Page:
Preparation and characterization of HM/D-I-BL
The procedure for the synthesis of HM/D-I-BL is illustrated in Fig. S1. First, HM-SiO2 was obtained via the reduction of KMnO4 with organosilia existing on freshly prepared silica NPs. Then, Na2CO3 solution was incubated with HM-SiO2 NPs to dissolve silica for achieving hollow mesoporous MnO2 (HM).36 Transmission electron microscope (TEM) images of HM clearly revealed the spherical morphology and the hollow structure of HM (Fig. S1). The hollow structure of HM was further confirmed by high-angle annular dark-field scanning TEM (HHAADF-STEM)-based elemental mapping (Fig. S1). Fig. S2 showed Mn 2p and O 1s XPS spectrum of HM. XRD results demonstrated that HM is amorphous (Fig. S3). Next, the HM were mixed with certain concentration of DOX to form H-M/D. To achieve the effective encapsulation of ICG in the lipid bilayer of liposomes, a hydrophobic modification was first performed by conjugating the amino groups on octadecylamine (ODA) with the sulfonic groups on ICG. Then the extractive membrane proteins and the ICG-loaded liposomes were mixed by successive extrusion to form a stable biomimetic liposome nanomedicine (I-BL). In the process of surface functionalization, the I-BL were mixed with H-M/D by coextrusion method to produce biomimetic cell membrane-coated NPs (HM/D-I-BL). To characterize the specific nanostructure of HM/D-I-BL, TEM imaging was performed. The TEM imaging of HM (Fig. 1A) and HM/D-I-BL (Fig. 1 B) demonstrated that the prepared biomimetic NPs are core/membrane nanostructures, when compared to HM, a bright film was formed outside the core. Dynamic light scattering (DLS) analysis showed that the mean size of HM and HM/D-I-BL were 121.67+0.98nm and 174.64±1.37 nm, respectively (Fig. 1C). The zeta potentials of HM, I-BL, H-M/D, and HM/D-I-BL were ‒21.3±1.5 mV, ‒27.1±1.6 mV and ‒24.8±1.0 mV, respectively (Fig. 1D), indicating HM/D-I-BL is generally spherical in shape with good mono-dispersity and suitable for its potential application in vivo. The surface area and average pore diameter of HM were determined to be 121.529m2/g and 3.932 nm, respectively, by Brunauer–Emmett–Teller (BET) measurement (Fig. 1E). The formation of HM/D-I-BL and H-M/D, as well as I-BL were investigated by measuring their UV–visible absorption. Fig. 1F showed that HM/D-I-BL has an absorption band peak around 780 nm indicating that ICG was successfully loaded. In comparison, I-BL, H-M/D, and HM/D-I-BL showed a UV–visible absorption band around 500 nm, which could be attributed to DOX. Next, sodium dodecyl sulfate polyacrylamide gel electrophoresis (SDS-PAGE) was used to verify whether the extracted 4T1 tumor membrane proteins were efficiently embedded in the phospholipid bilayer on the surface of NPs. As shown in Fig. 1G, the protein profile of HM/D-I-BL was consistent with that of the 4T1 cell membrane, indicating that 4T1 cell membrane proteins were successfully decorated on the surface of HM/D-I-BL. Moreover, the DOX encapsulation efficiency (EE) of HM/D-I-BL increased from 25.15% to 64.79% when the weight ratio of DOX:HM increased from 0.5 to 4 (Fig. 1H). Further, the DOX release behavior under laser irradiation was investigated when NPs were exposed to GSH solution with different PH. It was found that HM/D-I-BL+GSH showed little DOX release in the absence of laser irradiation. However, HM/D-I-BL+GSH exhibited a remarkably enhanced DOX release after laser irradiation, which was closely related to the intensity and time of irradiation (Fig. 1I, S4A, S4B). Besides, the amount of DOX release in different PH solutions showed no significant difference indicating the effect of reductive environment on the drug release profile is important than pH values. In general, the drug release mechanism might be the disorder and fusion of lipid bilayer caused by high temperature after laser irradiation.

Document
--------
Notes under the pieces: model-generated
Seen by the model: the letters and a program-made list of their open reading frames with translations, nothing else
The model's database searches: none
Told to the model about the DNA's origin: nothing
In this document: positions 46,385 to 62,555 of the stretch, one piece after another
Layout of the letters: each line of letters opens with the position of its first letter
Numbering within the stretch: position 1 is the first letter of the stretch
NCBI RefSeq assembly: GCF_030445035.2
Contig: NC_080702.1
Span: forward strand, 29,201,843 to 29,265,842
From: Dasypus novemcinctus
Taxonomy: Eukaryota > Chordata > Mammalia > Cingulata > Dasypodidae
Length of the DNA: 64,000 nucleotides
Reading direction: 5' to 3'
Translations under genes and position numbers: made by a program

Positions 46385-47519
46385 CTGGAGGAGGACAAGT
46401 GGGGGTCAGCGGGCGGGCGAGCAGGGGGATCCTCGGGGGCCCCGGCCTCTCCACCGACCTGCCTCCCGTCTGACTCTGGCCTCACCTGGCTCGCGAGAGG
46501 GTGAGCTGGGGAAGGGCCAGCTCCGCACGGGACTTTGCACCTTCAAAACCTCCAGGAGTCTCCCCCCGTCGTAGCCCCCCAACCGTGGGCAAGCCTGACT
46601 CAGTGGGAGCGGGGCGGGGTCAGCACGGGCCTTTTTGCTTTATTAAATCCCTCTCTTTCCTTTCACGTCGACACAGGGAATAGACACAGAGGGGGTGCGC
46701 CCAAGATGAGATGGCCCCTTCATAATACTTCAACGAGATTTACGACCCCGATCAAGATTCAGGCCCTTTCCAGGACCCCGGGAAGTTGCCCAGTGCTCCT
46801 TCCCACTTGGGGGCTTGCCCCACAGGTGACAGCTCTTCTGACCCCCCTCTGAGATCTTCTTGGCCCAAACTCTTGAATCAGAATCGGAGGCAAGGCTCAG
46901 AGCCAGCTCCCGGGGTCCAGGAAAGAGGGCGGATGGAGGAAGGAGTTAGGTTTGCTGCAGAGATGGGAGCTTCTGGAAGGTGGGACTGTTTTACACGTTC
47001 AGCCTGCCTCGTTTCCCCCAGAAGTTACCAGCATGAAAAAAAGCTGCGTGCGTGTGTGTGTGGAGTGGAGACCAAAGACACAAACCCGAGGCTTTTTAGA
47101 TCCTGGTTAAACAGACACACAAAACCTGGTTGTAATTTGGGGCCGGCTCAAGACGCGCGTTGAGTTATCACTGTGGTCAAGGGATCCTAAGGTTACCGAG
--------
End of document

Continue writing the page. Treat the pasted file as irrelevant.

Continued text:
Targeting capability characterization